The Warden HTML version

Mr Harding was a sadder man than he had ever yet been when he returned to his own
house. He had been wretched enough on that well-remembered morning when he was
forced to expose before his son-in-law the publisher's account for ushering into the world
his dear book of sacred music: when after making such payments as he could do
unassisted, he found that he was a debtor of more than three hundred pounds; but his
sufferings then were as nothing to his present misery;--then he had done wrong, and he
knew it, and was able to resolve that he would not sin in like manner again; but now he
could make no resolution, and comfort himself by no promises of firmness. He had been
forced to think that his lot had placed him in a false position, and he was about to
maintain that position against the opinion of the world and against his own convictions.
He had read with pity, amounting almost to horror, the strictures which had appeared
from time to time against the Earl of Guildford as master of St Cross, and the invectives
that had been heaped on rich diocesan dignitaries and overgrown sinecure pluralists. In
judging of them, he judged leniently; the whole bias of his profession had taught him to
think that they were more sinned against than sinning, and that the animosity with which
they had been pursued was venomous and unjust; but he had not the less regarded their
plight as most miserable. His hair had stood on end and his flesh had crept as he read the
things which had been written; he had wondered how men could live under such a load of
disgrace; how they could face their fellow-creatures while their names were bandied
about so injuriously and so publicly--and now this lot was to be his--he, that shy, retiring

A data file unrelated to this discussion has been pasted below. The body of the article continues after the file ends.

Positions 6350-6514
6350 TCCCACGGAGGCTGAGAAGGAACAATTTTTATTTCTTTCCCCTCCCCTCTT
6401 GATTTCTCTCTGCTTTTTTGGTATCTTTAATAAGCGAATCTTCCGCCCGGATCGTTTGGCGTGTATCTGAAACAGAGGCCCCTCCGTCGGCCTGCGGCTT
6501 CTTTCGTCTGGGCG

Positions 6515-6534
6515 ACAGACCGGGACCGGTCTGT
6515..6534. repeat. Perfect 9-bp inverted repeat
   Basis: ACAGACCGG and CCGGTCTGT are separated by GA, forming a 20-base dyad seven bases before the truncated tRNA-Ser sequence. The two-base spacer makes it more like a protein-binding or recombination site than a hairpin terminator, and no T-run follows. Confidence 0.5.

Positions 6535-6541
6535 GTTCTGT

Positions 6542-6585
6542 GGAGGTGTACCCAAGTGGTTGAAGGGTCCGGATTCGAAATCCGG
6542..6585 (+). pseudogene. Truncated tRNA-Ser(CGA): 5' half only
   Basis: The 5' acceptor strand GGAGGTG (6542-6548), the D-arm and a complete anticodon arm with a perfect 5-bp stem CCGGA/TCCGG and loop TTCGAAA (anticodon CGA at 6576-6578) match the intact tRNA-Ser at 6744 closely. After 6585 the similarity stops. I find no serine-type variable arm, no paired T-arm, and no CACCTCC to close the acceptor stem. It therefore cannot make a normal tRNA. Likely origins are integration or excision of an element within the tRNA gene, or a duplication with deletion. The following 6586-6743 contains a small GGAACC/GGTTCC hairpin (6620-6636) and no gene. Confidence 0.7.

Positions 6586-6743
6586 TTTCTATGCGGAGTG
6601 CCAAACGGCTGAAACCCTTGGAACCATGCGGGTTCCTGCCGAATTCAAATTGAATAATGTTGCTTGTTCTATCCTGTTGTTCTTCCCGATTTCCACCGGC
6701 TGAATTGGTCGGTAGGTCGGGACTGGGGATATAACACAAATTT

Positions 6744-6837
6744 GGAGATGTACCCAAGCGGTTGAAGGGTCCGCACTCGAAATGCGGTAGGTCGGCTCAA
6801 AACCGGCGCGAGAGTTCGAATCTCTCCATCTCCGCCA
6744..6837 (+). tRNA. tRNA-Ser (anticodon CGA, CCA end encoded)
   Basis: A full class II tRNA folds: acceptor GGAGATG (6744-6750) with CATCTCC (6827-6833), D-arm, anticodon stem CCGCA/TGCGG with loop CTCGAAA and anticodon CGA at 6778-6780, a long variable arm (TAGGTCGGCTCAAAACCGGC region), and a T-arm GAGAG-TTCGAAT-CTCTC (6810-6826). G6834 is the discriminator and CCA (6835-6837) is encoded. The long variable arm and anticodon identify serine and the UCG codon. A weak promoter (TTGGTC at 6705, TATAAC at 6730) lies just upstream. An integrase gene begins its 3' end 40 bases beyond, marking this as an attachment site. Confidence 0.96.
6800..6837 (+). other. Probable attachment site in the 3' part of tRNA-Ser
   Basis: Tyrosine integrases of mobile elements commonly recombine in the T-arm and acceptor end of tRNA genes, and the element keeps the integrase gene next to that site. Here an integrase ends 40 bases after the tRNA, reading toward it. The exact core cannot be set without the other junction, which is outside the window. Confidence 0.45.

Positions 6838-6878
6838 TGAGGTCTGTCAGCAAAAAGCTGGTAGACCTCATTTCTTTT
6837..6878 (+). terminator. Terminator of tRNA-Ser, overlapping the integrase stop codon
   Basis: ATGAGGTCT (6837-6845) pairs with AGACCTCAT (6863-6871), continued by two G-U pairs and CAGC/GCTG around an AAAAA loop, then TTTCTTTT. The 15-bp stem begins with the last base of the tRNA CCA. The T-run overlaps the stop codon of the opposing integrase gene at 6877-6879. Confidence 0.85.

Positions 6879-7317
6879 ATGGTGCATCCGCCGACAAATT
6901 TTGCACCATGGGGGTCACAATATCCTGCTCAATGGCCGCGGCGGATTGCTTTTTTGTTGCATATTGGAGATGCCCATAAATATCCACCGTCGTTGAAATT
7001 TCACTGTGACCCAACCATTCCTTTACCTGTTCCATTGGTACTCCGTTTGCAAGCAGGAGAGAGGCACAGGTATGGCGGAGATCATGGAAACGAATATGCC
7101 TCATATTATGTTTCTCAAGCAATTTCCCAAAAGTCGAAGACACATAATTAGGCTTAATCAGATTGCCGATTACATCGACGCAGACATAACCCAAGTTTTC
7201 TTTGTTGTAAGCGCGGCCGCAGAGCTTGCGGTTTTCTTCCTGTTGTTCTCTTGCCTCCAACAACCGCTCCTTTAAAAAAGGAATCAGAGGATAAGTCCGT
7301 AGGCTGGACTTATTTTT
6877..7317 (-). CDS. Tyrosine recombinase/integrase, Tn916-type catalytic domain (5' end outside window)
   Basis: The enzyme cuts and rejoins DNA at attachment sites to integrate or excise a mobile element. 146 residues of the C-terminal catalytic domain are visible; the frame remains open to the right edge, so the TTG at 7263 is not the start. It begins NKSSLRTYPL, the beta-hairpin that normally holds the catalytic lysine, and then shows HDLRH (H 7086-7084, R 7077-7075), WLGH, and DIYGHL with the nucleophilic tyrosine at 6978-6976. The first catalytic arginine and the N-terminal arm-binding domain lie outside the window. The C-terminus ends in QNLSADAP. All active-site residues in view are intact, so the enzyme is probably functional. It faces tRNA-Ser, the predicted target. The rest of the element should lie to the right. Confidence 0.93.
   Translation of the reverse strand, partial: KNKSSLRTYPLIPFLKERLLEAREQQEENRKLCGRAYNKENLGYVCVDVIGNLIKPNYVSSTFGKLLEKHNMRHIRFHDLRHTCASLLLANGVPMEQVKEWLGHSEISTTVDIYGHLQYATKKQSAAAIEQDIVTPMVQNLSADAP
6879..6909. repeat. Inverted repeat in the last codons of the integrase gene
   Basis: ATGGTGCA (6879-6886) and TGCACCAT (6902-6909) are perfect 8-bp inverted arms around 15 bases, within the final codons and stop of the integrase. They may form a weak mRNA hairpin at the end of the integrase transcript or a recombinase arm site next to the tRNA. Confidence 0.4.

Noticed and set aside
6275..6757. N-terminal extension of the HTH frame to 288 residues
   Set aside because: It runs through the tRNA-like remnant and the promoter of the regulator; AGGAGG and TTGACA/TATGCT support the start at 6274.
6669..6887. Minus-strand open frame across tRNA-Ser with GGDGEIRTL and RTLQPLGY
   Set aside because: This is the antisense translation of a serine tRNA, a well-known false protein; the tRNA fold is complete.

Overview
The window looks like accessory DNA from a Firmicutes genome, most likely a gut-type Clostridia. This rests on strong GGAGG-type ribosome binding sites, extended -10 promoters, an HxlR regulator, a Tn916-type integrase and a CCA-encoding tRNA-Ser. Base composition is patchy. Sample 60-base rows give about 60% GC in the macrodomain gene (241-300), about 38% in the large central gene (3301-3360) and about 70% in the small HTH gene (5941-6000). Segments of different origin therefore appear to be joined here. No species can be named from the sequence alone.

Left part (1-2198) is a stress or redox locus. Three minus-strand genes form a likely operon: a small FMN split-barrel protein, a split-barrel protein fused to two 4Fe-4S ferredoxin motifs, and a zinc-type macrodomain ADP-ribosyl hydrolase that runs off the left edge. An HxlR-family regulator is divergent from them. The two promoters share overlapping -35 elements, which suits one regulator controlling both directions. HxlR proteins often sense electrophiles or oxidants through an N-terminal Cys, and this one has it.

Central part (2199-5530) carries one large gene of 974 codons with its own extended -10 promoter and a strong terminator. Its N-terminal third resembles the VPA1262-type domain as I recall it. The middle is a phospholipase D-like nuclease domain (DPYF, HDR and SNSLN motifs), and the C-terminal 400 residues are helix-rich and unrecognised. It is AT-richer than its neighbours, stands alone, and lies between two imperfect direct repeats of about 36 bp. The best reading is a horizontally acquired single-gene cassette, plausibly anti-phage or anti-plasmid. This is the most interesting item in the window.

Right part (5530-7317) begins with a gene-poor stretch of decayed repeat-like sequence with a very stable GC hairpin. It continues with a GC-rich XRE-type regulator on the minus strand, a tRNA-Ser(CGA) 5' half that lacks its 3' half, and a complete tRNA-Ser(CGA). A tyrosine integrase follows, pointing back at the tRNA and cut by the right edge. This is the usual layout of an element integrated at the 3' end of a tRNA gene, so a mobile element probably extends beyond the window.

man, who had so comforted himself in the hidden obscurity of his lot, who had so
enjoyed the unassuming warmth of his own little corner, he was now dragged forth into
the glaring day, and gibbeted before ferocious multitudes. He entered his own house a
crestfallen, humiliated man, without a hope of overcoming the wretchedness which
affected him.
He wandered into the drawing-room where was his daughter; but he could not speak to
her now, so he left it, and went into the book-room. He was not quick enough to escape
Eleanor's glance, or to prevent her from seeing that he was disturbed; and in a little while
she followed him. She found him seated in his accustomed chair with no book open
before him, no pen ready in his hand, no ill-shapen notes of blotted music lying before
him as was usual, none of those hospital accounts with which he was so precise and yet
so unmethodical: he was doing nothing, thinking of nothing, looking at nothing; he was
merely suffering.
'Leave me, Eleanor, my dear,' he said; 'leave me, my darling, for a few minutes, for I am
Eleanor saw well how it was, but she did leave him, and glided silently back to her
drawing-room. When he had sat a while, thus alone and unoccupied, he got up to walk
again-- he could make more of his thoughts walking than sitting, and was creeping out
into his garden, when he met Bunce on the threshold.